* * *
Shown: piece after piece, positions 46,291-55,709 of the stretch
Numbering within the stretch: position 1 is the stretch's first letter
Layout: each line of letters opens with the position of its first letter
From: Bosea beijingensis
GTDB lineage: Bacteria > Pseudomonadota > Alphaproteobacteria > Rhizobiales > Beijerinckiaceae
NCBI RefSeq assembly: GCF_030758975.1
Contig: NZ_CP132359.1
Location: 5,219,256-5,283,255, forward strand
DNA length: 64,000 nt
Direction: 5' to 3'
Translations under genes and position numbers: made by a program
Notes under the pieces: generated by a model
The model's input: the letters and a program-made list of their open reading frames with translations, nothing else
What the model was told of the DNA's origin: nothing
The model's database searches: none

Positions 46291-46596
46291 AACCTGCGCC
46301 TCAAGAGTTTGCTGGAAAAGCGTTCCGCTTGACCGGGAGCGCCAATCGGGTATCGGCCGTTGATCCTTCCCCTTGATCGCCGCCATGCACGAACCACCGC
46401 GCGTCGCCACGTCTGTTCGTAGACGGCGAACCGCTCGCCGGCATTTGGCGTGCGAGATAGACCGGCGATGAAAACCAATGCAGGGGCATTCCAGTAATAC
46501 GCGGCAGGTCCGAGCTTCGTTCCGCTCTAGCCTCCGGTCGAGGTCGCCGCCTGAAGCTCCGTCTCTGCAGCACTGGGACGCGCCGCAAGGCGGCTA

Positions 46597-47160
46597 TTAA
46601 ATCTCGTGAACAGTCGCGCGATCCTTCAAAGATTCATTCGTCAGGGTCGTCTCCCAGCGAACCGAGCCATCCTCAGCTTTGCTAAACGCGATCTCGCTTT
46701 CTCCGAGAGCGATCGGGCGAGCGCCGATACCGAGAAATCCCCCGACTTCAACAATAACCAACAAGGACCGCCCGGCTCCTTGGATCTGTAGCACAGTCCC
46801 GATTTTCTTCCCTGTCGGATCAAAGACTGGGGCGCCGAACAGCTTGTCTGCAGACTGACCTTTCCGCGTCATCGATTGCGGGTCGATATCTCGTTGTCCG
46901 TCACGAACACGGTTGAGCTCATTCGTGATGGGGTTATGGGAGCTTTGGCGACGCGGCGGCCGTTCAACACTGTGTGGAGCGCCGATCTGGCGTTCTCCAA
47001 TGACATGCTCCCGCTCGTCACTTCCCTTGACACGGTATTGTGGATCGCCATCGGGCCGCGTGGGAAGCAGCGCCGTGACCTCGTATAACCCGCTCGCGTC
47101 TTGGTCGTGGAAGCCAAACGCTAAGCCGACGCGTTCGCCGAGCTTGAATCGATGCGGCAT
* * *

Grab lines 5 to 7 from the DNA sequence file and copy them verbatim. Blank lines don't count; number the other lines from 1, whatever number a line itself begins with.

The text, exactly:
GTDB lineage: Bacteria > Pseudomonadota > Alphaproteobacteria > Rhizobiales > Beijerinckiaceae
NCBI RefSeq assembly: GCF_030758975.1
Contig: NZ_CP132359.1